Anime and reality saw a bit of convergence this week. Several days after Psycho-Pass ended, Wired reported on a scientific study that gets scarily close to the sci-fi anime's Sibyl System, used to measure citizen's Crime Coefficient. “It’s the first time brain scans have been used to predict recidivism,” said neuroscientist Kent Kiehl of the Mind Research Network in Albuquerque, New Mexico.
The study of 96 male offenders demonstrated that brain scans of convicted felons can be used to predict the most likely repeat offenders.
It worked by testing impulsivity. While scanning the subject with a mobile fMRI, state prison inmates were instructed to press a button as quickly as possible whenever they saw the letter X pop up on a screen inside the scanner, but not to press it if they saw the letter K. To trigger impulsiveness, the test was then rigged so X pops up 84 percent of the time.
That scanner would be used to watch for activity in the anterior cingulate cortex, one of several brain regions thought to be important for impulse control. The subjects with low activity made more errors and were predicted to have poorer impulse control.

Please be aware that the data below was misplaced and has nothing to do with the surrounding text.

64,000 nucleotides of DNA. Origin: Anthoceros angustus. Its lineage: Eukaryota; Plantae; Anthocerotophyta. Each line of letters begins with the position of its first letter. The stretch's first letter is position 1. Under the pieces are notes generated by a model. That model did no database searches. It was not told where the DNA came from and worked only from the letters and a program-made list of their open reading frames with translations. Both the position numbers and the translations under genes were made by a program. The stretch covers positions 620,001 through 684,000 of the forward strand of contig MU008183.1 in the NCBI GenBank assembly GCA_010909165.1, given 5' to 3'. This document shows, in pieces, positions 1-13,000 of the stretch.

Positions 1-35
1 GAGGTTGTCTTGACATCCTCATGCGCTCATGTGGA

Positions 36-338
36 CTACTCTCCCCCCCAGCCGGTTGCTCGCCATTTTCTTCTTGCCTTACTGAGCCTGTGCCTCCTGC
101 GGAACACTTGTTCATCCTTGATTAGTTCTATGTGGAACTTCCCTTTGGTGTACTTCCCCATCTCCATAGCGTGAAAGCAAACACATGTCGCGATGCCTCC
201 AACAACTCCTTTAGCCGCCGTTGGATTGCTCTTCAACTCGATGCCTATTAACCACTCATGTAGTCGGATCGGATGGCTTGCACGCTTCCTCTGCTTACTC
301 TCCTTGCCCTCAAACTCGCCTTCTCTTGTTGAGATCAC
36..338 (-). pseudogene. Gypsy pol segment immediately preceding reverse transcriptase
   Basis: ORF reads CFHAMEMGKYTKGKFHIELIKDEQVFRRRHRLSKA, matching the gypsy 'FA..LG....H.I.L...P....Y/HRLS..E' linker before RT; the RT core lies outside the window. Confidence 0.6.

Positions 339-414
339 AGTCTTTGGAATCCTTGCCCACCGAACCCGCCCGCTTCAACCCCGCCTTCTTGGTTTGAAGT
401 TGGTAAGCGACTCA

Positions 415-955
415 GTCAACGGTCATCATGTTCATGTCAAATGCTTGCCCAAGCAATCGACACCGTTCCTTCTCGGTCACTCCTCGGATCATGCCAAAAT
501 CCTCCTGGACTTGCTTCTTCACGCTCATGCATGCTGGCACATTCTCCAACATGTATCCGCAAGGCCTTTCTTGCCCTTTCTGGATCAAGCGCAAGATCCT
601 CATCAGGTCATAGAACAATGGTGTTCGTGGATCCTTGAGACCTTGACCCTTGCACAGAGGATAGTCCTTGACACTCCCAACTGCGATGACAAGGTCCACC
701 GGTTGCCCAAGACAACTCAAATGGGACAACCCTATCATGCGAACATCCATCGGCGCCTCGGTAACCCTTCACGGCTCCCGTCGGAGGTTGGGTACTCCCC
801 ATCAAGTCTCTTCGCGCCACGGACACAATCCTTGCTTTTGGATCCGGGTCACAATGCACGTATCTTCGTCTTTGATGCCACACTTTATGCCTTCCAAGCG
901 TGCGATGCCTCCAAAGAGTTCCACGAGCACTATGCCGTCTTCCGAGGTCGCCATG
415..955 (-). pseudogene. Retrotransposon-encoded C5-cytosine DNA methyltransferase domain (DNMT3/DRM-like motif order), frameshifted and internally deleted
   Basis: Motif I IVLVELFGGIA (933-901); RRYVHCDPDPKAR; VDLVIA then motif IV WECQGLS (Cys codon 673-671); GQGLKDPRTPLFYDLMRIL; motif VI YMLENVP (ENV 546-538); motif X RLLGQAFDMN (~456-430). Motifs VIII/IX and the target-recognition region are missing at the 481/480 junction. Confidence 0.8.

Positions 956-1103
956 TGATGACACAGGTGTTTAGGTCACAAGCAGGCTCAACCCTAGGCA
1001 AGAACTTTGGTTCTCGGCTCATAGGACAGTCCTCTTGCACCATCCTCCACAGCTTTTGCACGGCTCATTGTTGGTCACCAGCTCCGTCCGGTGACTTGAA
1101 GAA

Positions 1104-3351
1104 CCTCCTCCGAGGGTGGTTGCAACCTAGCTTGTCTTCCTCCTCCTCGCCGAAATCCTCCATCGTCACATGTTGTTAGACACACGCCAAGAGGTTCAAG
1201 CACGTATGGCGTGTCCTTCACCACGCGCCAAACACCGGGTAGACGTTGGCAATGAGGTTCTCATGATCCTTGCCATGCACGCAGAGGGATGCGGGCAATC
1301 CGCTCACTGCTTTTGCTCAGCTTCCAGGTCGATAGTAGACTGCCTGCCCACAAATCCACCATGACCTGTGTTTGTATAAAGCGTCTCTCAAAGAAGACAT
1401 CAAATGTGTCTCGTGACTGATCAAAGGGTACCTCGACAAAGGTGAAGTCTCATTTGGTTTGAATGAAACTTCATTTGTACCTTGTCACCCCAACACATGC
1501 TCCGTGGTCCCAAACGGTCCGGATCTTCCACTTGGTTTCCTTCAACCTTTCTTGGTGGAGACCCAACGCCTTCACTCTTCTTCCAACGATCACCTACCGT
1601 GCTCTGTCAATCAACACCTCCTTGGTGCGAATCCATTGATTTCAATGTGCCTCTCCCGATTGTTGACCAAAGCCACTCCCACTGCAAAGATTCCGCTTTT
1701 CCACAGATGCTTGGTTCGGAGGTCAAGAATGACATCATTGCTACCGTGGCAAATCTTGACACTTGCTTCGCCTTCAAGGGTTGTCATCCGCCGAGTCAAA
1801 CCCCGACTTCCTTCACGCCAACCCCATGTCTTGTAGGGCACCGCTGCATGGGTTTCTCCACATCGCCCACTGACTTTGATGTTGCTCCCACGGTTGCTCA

Scientists still need to compare their fMRI test head to head against pencil-and-paper tests specifically designed to assess the risk of recidivism.
“It’s a great study because it brings neuroimaging into the realm of prediction,” said clinical psychologist Dustin Pardini of the University of Pittsburgh. At the same time, he's skeptical about its practical use. ”In general we’re horrible at predicting human behavior, and I don’t see this as being any different, at least not in the near future.”